Virginia Satir Family Therapy: Its Goals and Uses

Family therapy by Virginia Satir, co-founder of Palo Alto MRI and in charge of training students in this institution for many years, had a major influence on the systemic orientation interventions that emerged in the second half of the twentieth century.

In this article, we will analyze the main features of the therapy offered by Satir, describe his growth model and make a brief review of his biography and work.

    Biography of Virginia Satir

    Virginia Satir was born in Neillsville, Wisconsin in 1916. During the Great Depression, her family moved to Milwaukee from the farm where they lived so that Virginia, the eldest daughter, could attend high school. She then graduated from Milwaukee State Teachers College with a degree in education and worked as a teacher for a few years.

    Later, Satir trained as a social worker; in 1951 he began to devote himself to this task, which would constitute the core of his professional activity. Soon after, he began working at the Illinois Psychiatric Institute. During this period, Satir’s preference for family intervention (over individual treatment) was already well established.

    At the end of the 1950s Satir co-founded the Mental Research Institute, commonly abbreviated as “IRM”, In the city of Palo Alto, California. Other therapists who were instrumental in creating this institution were Don Jackson, Paul Watzlawick, Chloe Madanes, Salvador Minuchin, RD Laing, and Irvin Yalom.

    MRI has been at the heart of American family therapy for several decades, especially when it comes to systemic counseling. Satir was leading the training of the students, so the influence of his ideas on this therapeutic model was very significant.

    Virginia Satir died in 1988. In addition to her contributions as a family therapist and social worker, Which are summarized in the book “Conjoint Family Therapy” (1964), Satir left behind a series of inspiring, poetic-tone publications through which he tried to help other people develop further as human beings. .

      Objectives of the Satire Growth Model

      Satire’s work was derived from his personal values ​​and beliefs, which had a spiritual and self-transcendent character with remarkable similarities to the approaches of the humanist psychological stream. this author defined five general objectives in its growth model, A name he gave to his theory of psychotherapy.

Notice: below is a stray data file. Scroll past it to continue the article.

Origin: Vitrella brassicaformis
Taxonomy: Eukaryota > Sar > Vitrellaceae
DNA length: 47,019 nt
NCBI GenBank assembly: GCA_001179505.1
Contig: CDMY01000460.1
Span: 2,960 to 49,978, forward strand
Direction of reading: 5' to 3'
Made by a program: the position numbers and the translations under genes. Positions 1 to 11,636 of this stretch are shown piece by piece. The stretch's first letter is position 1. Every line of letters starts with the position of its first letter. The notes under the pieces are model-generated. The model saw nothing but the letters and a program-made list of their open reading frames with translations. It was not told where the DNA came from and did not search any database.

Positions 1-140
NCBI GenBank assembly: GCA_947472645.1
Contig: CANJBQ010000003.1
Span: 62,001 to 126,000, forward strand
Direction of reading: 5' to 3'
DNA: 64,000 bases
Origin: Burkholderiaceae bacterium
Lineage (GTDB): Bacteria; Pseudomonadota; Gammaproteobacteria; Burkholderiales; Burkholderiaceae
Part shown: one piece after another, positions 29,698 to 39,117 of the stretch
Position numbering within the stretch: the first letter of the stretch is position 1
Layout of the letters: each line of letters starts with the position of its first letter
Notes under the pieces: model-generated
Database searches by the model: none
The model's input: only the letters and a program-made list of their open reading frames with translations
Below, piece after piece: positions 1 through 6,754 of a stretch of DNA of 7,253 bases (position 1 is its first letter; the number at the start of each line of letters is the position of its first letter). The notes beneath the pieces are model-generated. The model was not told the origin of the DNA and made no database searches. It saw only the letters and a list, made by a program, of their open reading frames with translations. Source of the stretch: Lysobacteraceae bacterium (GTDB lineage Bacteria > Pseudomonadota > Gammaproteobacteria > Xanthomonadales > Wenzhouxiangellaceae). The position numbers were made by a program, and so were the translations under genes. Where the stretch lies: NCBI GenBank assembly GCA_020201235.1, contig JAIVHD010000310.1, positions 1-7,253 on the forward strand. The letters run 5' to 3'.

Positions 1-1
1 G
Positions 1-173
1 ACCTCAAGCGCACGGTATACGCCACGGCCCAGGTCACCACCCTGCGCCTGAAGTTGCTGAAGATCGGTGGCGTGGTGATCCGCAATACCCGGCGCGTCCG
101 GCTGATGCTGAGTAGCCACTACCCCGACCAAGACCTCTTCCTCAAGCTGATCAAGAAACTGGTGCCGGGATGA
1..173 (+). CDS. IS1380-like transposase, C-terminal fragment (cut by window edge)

1. Increase self-esteem

      For Satire, the concept of “self-esteem” refers to our deep perception of ourselves and includes awareness. According to his approaches, high self-esteem is linked to identifying oneself with spiritual energy.

        2. Promote decision making

        In this sense, one of the goals of Satir Family Therapy is to empower patients so that they can take their own decisions behind achieving psychological and physical health. Personal transcendence would be linked to the experience of freedom of action.

        3. Adopt the responsibility of the personality

        Satir argued that experiencing our selves fully enables us to take responsibility for it and truly know ourselves. Such facts would contribute centrally to the human development of individuals.

        4. Achieve self-congruence

        Personal congruence is defined as the harmony between the experience of an individual and his “vital energy”, Linked to self-transcendence. In this sense, important aspects are such as authenticity and sincerity, both on the part of the client and the therapist, which should serve as a role model.

        Principles of family therapy

        Five fundamental therapeutic principles have been identified in the methods of intervention of Satir; in them we will focus on this last section. These keys must be present throughout the treatment, as they are necessary elements for therapeutic change.

        1. Experiential methodology

        This characteristic mainly involves two aspects: the full perception of personal experience and the re-experience of significant events from the past as part of the therapy. Satir emphasized the importance of hypothetical bodily memory as a useful tool for therapeutic change.

        2. Systemic character

        Although systemic therapies they tend to understand how they focus primarily on the family relationshipIn fact, the concept of “systemic” also refers to other interpersonal contexts, to the interaction between past and present, and even to the organism itself as a whole.

        3. Positive directivity

        Satir said that the therapist is to help clients perceive the world in a positive way, achieve physical and psychological health while developing their maximum human potential. This is why it is necessary to generate a new framework for interpreting experiences and promoting the use of personal resources rather than in psychopathological aspects.

        4. Focus on change

        Satir’s Family Therapy Focuses on Personal and Interpersonal Transformation. To this end, this author has emphasized the usefulness of deep self-reflection questions at the individual level.

        5. Self-congruence of the therapist

        The congruence between the behavior of the therapist and the self is a necessary condition for the therapist to be able to help other people to realize theirs. The client perceives this congruence through tools such as humor, metaphors, self-disclosure and creative behaviors in general.

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